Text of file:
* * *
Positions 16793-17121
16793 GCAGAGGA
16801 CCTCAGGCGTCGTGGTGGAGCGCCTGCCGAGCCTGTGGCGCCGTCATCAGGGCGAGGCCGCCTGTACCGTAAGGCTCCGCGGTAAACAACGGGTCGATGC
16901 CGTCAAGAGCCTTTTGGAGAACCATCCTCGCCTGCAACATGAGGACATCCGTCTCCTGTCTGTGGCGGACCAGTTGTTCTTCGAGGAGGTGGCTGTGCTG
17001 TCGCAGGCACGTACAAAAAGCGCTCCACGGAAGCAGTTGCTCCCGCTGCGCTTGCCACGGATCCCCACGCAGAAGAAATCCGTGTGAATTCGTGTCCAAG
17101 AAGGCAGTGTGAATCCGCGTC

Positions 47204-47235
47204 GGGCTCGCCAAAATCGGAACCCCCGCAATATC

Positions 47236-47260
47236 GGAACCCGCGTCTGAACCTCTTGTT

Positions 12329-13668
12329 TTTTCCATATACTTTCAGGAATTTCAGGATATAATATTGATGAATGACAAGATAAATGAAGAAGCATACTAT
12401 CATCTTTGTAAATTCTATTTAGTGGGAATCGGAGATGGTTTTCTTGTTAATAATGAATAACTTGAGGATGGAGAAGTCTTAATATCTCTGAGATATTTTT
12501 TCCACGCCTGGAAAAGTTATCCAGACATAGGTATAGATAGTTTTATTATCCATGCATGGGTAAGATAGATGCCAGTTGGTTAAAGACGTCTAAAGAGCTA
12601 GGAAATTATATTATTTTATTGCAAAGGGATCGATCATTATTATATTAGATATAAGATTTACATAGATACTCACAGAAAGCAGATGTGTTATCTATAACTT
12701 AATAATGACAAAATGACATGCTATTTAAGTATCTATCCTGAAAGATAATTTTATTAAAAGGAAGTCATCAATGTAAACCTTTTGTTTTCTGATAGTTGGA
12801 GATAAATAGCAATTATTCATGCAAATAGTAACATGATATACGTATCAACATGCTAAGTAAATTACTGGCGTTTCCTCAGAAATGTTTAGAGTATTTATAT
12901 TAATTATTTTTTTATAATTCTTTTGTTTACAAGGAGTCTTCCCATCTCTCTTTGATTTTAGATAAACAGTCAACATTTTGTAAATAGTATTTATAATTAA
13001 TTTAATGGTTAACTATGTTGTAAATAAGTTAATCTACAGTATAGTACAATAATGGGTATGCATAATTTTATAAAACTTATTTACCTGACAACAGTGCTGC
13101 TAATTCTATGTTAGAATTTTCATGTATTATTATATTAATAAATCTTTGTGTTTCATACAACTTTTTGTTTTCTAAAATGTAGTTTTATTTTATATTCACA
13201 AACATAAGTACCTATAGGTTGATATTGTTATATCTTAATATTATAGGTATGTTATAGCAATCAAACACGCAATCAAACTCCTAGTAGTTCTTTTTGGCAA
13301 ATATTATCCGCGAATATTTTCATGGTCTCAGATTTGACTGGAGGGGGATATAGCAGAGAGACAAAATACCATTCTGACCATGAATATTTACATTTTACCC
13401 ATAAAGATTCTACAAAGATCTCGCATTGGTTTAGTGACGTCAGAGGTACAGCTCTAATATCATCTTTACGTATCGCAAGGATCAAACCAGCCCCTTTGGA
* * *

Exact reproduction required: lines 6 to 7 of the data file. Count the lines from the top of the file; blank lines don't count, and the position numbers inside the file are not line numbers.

17101 AAGGCAGTGTGAATCCGCGTC

Positions 47204-47235